SpecialThe Miracle Plant | Backyard Nature

Have you ever heard of spekboom? This miracle plant helps combat climate change and tastes good in ice cream. What can’t it do?

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(rooster crows) (goats sniffs) - Hi, my name is Samantha Reinders, and I'm a photojournalist based in South Africa.

I live in the small town of Prince Albert in the semi-dessert area of the Karoo.

The Karoo is famous for many, many things, but I'm here today to tell you specifically about one of them.

And it's this resilient little green, gray shrub that is indigenous to the entire country but really common in these parts.

It's called spekboom, here it is here, or portulacaria afra.

In Afrikaans, which is spoken in these parts, it translates literally into bacon bush, which is ridiculous because it has nothing to do with bacon at all.

What is amazing about this plant though is that it has become the charismatic ambassador for an entire social media phenomenon.

And many people believe it to be able to fight climate change, like a heavyweight boxer.

Spekboom is the king of carbon sequestration.

Carbon sequestration is when carbon is captured out of the atmosphere and stored.

In optimal conditions, one hectare of spekboom can sequester four to 10 tons of carbon a year.

And compared to other succulents, it grows quickly and in mass and even in times of drought.

Besides all of its so called, miracle properties, it's also just a pretty plant and hardy.

And for someone like myself who doesn't have very green fingers, it's easy to grow.

This little cutting has been in water for awhile.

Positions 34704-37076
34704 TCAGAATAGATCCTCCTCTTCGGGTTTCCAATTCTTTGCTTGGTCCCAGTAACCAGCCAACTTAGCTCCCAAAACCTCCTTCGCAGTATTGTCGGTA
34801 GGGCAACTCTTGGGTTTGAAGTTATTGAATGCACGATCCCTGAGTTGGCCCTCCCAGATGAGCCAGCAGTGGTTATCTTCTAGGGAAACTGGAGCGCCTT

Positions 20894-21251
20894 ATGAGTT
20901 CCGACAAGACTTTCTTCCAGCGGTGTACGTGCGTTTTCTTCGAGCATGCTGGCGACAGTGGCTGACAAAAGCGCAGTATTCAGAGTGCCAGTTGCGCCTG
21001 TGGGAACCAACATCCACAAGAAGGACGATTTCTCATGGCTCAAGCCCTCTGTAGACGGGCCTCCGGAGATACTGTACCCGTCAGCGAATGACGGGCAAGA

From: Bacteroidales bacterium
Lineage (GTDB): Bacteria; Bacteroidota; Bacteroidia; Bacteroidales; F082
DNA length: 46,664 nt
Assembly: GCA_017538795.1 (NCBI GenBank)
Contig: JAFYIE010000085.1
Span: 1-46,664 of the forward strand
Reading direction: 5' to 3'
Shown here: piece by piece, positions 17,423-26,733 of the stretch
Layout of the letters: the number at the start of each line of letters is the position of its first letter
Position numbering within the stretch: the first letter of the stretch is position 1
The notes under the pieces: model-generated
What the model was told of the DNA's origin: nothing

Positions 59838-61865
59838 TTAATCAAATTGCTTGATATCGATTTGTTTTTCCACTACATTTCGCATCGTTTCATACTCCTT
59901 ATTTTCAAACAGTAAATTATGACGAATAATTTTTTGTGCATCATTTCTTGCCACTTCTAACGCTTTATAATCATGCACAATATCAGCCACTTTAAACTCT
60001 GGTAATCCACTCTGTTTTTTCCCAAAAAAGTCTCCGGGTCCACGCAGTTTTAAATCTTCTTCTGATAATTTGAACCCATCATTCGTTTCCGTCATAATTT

As you see, it's even got a little bit of a root.

So I'm gonna plant this one right now.

(birds chirp) But you don't have to root them beforehand.

You can just actually chop a big piece off a much bigger plant and plop it in some soil.

It's really that easy.

Sandy soil does the best job.

Plop it in.

Spekboom plants are good for big pots, small pots on sunny porches.

So it can grow inside or on a patio, outside in the garden, and they make for really, really good bonsai's as well.

They really are kind of a jack of all trades.

All they need every now and again is a little bit of water.

(goat crunches) Elephants love to eat the stuff.

They can eat up to kilograms of it in a day.

Black rhinos also love it.

Now, I don't have any of those guys on my farm, but I do have a bunch of angora goats.

And they love to eat some spekboom.

Here we have a hungry guy.

Would you like some sir?

There we go.

(spekboom rustles) Spekboom makes a beautiful flower in spring and summer if the rains have been good.

And that also brings loads of insects, especially bees.

And the bees bring the birds.

So everyone likes a little bit of spekboom.

(goat crunches) The good news is, is that it's not just animals that can eat spekboom, it's pretty tasty for humans too, and good to boot.

It is packed full of vitamin C, as well as, manganese, magnesium and cobalt.

And, it contains micro-elements, iodine and selenium, which act as antioxidants.

It's got like slightly lemony, tangy taste.

(Samantha crunches) And you can eat it straight off the bush, pretty tarty.

It's perfect if you're doing a long, hot hike through the Karoo.

It's great for dehydration.

It's great, it will help with exhaustion or heat stroke, any of those things.

But, don't be surprised if you see it on a Michelin star menu either.

It is all the rage in Cape Town restaurants at the moment.

It is great in stews.

It's great in salads.

But, I'm not gonna lie, I have a sweet tooth, and this over here is spekboom ice cream.

And it's pretty delicious.

I'm gonna attack into the rest of this, and come and visit me in the Karoo sometime and see some spekboom for yourself and give it a taste.

(wind blows)